Since the Panthers and Nittany Lions no longer play regularly, the rivalry with West Virginia has taken center stage, and its history suggests it is worthy of such attention. There have been several games that define both the schools’ attitudes toward each other and the fans’ approach to the game. For West Virginia, a seminal — and heartbreaking — moment came in 1970, when the 4–1 Mountaineers bolted to a 35–8 halftime advantage behind the big arm of quarterback Mike Sherwood and the offensive wizardry of first-year head coach Bobby Bowden. “Everything we touched went for a TD,” Bowden says. Until the second half. The Panthers went to the power game after intermission and began to pummel the lighter WVU front seven.
The Panthers scored. And scored again. Pitt went for — and converted — several fourth down plays. It took advantage of Bowden’s conservative second-half strategy. “I never sat on the football after that,” he says. And, with 0:55 to play, Panther quarterback Dave Havern connected with tight end Bill Pilconis on a five-yard TD that gave Pitt an unbelievable 36–35 comeback win. Afterward, Bowden holed up in the West Virginia locker room, in order to avoid a throng of angry fans thirsting for his scalp. “That’s the darkest day in my coaching career in 50 years of doing this,” he says.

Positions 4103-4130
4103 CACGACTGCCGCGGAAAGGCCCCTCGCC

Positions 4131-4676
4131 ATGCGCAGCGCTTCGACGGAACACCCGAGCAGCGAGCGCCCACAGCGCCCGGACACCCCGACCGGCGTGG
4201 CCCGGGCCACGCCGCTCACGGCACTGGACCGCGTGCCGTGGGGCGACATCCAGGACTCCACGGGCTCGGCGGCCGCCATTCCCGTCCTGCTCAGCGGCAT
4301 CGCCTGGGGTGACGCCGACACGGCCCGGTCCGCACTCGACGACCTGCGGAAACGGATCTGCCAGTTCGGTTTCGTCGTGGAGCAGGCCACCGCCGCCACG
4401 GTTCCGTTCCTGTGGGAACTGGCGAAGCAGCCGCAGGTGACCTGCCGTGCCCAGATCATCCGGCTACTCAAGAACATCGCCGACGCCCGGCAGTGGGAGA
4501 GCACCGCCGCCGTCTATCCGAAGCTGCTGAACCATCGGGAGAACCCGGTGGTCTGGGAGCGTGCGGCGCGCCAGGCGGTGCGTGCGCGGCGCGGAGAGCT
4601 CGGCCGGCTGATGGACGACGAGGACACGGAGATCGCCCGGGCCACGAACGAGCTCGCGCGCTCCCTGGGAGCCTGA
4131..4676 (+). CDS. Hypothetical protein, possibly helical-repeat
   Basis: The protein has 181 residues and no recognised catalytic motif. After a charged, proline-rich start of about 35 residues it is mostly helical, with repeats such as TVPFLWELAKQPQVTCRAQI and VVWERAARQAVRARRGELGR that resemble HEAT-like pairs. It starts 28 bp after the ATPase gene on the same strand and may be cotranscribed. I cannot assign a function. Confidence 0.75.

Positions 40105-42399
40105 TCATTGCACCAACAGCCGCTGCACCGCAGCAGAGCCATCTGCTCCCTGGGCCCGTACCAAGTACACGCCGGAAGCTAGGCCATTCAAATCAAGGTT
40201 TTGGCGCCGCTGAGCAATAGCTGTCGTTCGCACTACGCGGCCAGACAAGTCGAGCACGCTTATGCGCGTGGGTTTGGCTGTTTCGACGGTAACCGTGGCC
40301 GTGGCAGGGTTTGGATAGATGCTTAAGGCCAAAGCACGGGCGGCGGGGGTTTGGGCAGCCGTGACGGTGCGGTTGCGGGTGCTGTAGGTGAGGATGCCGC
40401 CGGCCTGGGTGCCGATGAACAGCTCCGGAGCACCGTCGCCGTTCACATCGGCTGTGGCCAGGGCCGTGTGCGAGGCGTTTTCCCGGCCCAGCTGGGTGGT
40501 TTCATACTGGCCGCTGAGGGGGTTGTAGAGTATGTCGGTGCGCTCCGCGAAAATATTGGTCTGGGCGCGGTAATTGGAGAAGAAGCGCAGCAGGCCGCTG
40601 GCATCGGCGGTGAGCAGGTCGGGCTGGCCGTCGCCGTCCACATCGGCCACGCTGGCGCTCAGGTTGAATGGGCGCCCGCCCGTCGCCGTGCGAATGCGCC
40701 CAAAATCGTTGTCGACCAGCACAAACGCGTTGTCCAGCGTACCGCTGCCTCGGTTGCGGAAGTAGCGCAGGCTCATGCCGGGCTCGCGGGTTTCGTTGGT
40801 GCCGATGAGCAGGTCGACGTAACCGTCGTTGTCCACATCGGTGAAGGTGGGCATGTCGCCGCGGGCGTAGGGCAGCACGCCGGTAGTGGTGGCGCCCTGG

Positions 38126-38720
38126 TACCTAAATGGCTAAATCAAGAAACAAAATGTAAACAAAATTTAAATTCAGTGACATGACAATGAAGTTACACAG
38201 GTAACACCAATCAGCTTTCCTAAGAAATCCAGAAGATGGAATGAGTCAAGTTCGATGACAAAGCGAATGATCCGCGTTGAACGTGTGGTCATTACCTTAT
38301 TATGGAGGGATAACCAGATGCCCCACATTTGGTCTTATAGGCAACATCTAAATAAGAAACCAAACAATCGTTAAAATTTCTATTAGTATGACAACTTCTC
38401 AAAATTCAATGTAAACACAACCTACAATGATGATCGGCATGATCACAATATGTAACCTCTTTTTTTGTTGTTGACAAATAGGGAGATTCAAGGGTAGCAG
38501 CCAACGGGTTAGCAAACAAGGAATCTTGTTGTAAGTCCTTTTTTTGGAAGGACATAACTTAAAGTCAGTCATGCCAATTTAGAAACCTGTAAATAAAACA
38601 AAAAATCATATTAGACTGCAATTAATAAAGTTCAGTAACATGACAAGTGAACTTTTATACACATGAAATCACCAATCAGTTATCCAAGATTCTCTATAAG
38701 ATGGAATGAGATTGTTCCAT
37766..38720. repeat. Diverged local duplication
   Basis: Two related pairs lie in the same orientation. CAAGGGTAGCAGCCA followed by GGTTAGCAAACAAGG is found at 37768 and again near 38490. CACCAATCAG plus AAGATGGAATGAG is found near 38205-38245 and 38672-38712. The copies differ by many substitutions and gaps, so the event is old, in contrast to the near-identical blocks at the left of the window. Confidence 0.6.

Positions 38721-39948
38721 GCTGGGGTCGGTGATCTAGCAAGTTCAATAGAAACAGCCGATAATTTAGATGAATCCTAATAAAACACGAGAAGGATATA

The inspiration from that win served Wannstedt 37 years later. Pitt entered the 2007 game a decided underdog to the 10–1 Mountaineers, who were poised to advance to the BCS title game with a win. All week, Wannstedt regaled his team with stories of great Panther victories in the rivalry, ending with the ’70 triumph. He showed a highlight reel of the game, and then brought in Havern to speak to the players. Suitably inspired — and aided by a thumb injury to WVU quarterback Pat White — the Panthers pulled off a 13–9 win in Morgantown that stunned the nation and gave Pitt tremendous momentum.
“It gave us some life to go into recruiting,” Wannstedt says. “It gave us some life to go into the offseason program and some enthusiasm for the next season. It gave the coaches something to hang onto psychologically. It was a shot in the arm.”
It was, in short, a typical Backyard Brawl.